Kids Who Can’t Concentrate
You’ve just done the school run, asked the obligatory “how was your day?” and in return received the equally predictable “OK….”. Then you notice an email from your child’s teacher and you get the feeling things haven’t been OK that day. Your little cherub has been acting up, isn’t focused in class and seems generally uninterested in the curriculum. Oh oh. Do you have a problem on your hands? Well, don’t panic just yet because chances are that lack of focus you’re seeing in your child is merely the result of them being, well,…..a child.
Understanding exactly why a child finds it difficult to concentrate at school or at home can be a complex pursuit. Physiological factors concerning brain development plus an array of cultural or social factors can all determine a child’s ‘focus factor’. On the physiological side, it’s completely normal for kids to lack the ability to concentrate for extended periods simply because their brains haven’t yet developed the necessary cognitive skills to cut out minute by minute distractions. It’s suggested this is the process of children outgrowing their ‘primitive reflexes’, fight or flight behaviours they were born with that cause them to almost uncontrollably give attention to whatever or whoever is in their immediate surroundings. They want to know what’s happening over here or who’s talking over there because it’s safer than not knowing what’s going on at all. The good news is that the more their frontal lobe develops, the part of the brain responsible for rational thought, the less likely they are to become sidetracked by everyday minutiae.
If you think your situation is a little more serious i.e. ADHD (attention deficit hyperactivity disorder), it’s worth knowing that only around 2-5% of kiwi kids aged 2-14 years old experience this condition. Your child could very well have ADHD hence why if you have concerns it pays to speak to a healthcare professional skilled in this field. Just keep in mind that the cause of most concentration conundrums in kids is due to things they either naturally grow out of or can be controlled by you especially things like sleep, diet, and feelings of general wellbeing. If you feel your child just needs a little extra support, here’s things you can do to help.
Most primary school-aged children need around 10-11 hours of sleep. So try to get them to bed between 7pm and 9pm and up in the morning between 6am and 8am. Once they’re over the age of 12, 8-9 hours sleep may be enough. Also watch out for excessive screen time before bed. Their brains need time to wind down not be bombarded by the latest online dance challenge.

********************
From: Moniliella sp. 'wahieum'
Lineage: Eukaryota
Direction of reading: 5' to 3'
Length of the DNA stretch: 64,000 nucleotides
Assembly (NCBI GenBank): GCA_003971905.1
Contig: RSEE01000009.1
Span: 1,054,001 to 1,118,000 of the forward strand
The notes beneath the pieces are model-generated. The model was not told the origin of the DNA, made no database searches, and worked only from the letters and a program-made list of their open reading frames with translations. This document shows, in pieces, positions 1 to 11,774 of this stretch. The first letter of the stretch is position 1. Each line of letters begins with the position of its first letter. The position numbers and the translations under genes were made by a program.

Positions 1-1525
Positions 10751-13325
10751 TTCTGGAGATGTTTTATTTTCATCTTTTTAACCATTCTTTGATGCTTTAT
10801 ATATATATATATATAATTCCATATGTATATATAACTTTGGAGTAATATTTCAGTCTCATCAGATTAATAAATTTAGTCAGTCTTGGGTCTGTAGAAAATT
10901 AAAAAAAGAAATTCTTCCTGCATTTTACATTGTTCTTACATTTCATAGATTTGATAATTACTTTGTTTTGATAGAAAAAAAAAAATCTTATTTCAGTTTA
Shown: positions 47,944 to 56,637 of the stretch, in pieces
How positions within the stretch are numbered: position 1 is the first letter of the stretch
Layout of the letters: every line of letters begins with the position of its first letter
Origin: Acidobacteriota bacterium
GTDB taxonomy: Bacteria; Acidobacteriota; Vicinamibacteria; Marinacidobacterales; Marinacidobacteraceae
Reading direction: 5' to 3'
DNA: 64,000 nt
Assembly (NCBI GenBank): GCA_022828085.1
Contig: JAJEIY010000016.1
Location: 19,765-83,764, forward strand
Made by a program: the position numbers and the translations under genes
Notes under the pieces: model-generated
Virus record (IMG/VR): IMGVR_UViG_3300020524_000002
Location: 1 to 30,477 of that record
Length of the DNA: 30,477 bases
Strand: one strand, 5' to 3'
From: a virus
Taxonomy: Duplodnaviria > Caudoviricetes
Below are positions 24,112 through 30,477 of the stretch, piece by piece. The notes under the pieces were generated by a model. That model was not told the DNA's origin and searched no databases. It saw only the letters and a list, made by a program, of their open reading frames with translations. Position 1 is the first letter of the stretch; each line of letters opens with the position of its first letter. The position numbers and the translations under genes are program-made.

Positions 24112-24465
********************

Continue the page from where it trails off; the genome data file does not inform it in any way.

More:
Eating a healthy diet has a direct link to how well a child concentrates. Avoid overly processed high fat, high sugar foods and instead feed em’ up on ‘brain foods’ – protein-rich eggs and beans, fish for omega-3, berries for their antioxidants, low-fat dairy for the b-vitamins, lean meat for protein, zinc and iron and finally, oats cereals and wholegrains for their complex carbohydrate and vitamin E properties.
In conjunction with a healthy diet, supplements designed to support focus and calm can help. Look for formulas containing both theanine and magnesium. Theanine is an amino acid that supports calmness, focus and clarity during the day and relaxation in the evening, all without feeling drowsy. Magnesium is responsible for vital functions in the body including sleep, mood, concentration and energy production. We recommend Nature’s Way Kids Smart Calm VitaGummies. Containing both theanine and magnesium, these gummies are specifically designed to support relaxation in children, are vegetarian, 99% sugar free and contain natural colours and flavours. You can find out more about them here.
Understand how they want to learn.
Some children process information easily when they see, hear or touch it. Once you know how your child likes to learn, look at ways that promote that process. ‘Thinking’ games that don’t require distracting gadgets or technical devices can help, such as crosswords puzzles, jigsaw puzzles and card games. These sorts of games help children focus, plan or memorise actions in order to play, all in a tactile, real-life social setting.
What about school?
If they aren’t already, his is when you’ll need your teacher on-board because schools these days have quite advanced methods for helping kids stay focused. Some of the things you might want to talk to them about include…
Seating your child at the front of the class or next to a quiet, non-distracting student
Making sure your child is getting as much one-on-one assistance possible and is doing tasks that stimulate them
Ensuring they’re engaged in activities that build up self-esteem and concentration levels at the same time. One example could be having your child demonstrate skills to the class they do well.
Being careful with their workload, allowing them extra time to complete tasks if necessary while maintaining clear expectations when they should complete them.
Because every child has a unique set of factors defining their ability to focus and concentrate, it would be presumptuous of us to say we have all the answers. You’re best placed to know what works and what doesn’t. The main thing to remember is that with support at home and at school, most children who find it difficult to concentrate or keep calm don’t find things difficult forever. They grow up just like you did. For the select others who might need additional help, specialised services are available and you should reach out to them if needed. Just be positive and supportive knowing that part of the magic of having kids is that they help us focus on what’s really important too.
For more information about Nature’s Way Kids Smart Calm VitaGummies, click here.